Challenge of modern retirement

I have the opportunity to hold seminars for those who have worked in traditional Japanese companies, to give them hints on living a happy life after they retire. In former times, seminar participants tended to be eager to know how far their pension benefits would go and how to practice a thrifty lifestyle to get by. These days, I think, the contents have slightly changed.

Nowadays they want to know how to get along with their wives and their community. Their wives may not have the stomach to spend a lot of time with their husbands — “ex-corporate worriers.”

I’ve found a lot of participants agonizing over what subjects they should talk about with their wives and what to do as a hobby. It seems their entire lives have been devoted to their companies. We also see some retirees at department stores and libraries in a tie and jacket, just sitting on benches to kill time without purpose.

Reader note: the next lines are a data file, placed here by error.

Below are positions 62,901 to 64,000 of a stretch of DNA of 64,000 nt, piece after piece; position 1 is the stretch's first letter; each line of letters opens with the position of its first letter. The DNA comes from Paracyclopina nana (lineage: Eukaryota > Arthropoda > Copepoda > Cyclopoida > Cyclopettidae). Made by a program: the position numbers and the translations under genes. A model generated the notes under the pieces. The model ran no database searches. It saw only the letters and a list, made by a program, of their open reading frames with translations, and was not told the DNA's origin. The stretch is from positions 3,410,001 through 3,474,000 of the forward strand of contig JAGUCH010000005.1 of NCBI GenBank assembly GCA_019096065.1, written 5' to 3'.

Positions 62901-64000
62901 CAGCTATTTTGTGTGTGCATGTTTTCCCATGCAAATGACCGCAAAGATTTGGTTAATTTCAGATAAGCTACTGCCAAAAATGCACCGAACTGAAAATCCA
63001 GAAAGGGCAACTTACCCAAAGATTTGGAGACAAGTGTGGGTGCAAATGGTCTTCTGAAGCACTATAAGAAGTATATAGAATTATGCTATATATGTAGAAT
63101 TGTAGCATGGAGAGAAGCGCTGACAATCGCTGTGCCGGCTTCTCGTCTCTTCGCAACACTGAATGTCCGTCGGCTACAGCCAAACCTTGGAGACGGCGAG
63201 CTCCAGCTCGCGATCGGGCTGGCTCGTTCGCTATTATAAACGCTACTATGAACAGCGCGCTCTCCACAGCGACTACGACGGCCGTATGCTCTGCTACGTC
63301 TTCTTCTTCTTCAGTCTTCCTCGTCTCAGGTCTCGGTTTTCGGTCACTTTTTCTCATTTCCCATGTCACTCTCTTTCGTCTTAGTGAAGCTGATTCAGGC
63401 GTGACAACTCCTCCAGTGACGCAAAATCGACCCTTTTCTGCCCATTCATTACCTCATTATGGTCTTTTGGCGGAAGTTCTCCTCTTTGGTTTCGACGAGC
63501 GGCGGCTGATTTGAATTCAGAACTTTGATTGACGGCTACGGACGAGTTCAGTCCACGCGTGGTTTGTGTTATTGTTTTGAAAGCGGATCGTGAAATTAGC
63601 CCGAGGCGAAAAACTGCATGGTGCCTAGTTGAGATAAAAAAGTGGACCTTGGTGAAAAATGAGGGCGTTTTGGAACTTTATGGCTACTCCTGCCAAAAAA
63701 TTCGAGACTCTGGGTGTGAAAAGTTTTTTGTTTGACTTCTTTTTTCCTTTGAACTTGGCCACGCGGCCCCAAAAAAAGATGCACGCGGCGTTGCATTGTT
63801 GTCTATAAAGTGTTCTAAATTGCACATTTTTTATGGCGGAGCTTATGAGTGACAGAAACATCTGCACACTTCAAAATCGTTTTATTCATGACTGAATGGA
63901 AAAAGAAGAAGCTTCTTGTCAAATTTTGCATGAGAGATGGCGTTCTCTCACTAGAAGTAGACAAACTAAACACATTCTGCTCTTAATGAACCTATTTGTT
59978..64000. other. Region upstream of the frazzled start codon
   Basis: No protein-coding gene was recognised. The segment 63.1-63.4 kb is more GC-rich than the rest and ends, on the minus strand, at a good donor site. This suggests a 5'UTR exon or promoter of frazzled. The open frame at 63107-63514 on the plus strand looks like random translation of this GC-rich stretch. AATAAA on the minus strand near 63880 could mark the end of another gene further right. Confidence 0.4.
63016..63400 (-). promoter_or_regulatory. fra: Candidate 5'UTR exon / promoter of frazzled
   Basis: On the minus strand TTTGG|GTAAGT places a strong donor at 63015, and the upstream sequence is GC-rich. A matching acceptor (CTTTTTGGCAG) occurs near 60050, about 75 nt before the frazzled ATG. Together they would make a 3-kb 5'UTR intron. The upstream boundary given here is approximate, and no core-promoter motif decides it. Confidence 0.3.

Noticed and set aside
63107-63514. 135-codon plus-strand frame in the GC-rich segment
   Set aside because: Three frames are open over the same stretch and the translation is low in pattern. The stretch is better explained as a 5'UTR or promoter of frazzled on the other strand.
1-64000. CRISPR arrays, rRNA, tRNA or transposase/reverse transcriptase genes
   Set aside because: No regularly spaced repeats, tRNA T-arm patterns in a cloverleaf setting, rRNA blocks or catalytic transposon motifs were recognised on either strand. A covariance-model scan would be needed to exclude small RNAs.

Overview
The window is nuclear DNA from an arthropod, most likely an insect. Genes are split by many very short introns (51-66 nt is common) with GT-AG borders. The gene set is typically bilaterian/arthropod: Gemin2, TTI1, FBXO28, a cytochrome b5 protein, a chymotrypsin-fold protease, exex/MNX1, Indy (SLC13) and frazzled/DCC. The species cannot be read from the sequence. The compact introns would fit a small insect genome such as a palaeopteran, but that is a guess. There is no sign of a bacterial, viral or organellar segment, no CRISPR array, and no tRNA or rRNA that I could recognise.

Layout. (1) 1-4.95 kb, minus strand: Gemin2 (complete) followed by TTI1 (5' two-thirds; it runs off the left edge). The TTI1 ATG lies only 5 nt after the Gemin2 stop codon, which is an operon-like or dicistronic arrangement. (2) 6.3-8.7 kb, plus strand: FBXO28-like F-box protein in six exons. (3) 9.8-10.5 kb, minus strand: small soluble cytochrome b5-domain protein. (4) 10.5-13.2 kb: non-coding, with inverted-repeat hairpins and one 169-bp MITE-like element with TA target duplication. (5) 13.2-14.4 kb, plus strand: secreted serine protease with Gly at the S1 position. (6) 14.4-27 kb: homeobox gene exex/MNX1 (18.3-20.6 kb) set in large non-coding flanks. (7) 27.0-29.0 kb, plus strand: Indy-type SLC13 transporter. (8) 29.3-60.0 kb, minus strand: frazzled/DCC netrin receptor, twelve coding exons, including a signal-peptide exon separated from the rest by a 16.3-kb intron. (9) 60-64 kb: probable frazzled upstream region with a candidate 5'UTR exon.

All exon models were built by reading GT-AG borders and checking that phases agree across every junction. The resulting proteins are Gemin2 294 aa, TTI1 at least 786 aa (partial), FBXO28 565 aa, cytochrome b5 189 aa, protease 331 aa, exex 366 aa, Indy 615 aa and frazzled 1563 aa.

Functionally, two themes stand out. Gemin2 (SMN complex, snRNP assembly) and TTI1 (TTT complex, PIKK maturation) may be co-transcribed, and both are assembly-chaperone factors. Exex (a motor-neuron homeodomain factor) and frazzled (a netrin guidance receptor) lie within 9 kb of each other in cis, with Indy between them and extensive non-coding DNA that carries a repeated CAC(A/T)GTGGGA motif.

Their wives seem to have gotten used to living alone and knowing how to live meaningfully, since they shouldered all the responsibilities for a child-rearing household over the years.

It is easy to surmise why children of these people should not want to live the same life and become fed up with Japanese society. To be sure, the low birthrate and the graying society have been much talked about and a lot of things are pointed out as causes. But I suppose a big cause is society itself, and the companies that have produced colorless, drab, formalistic employees.

shuichi john watanabe
tokyo

The opinions expressed in this letter to the editor are the writer’s own and do not necessarily reflect the policies of The Japan Times.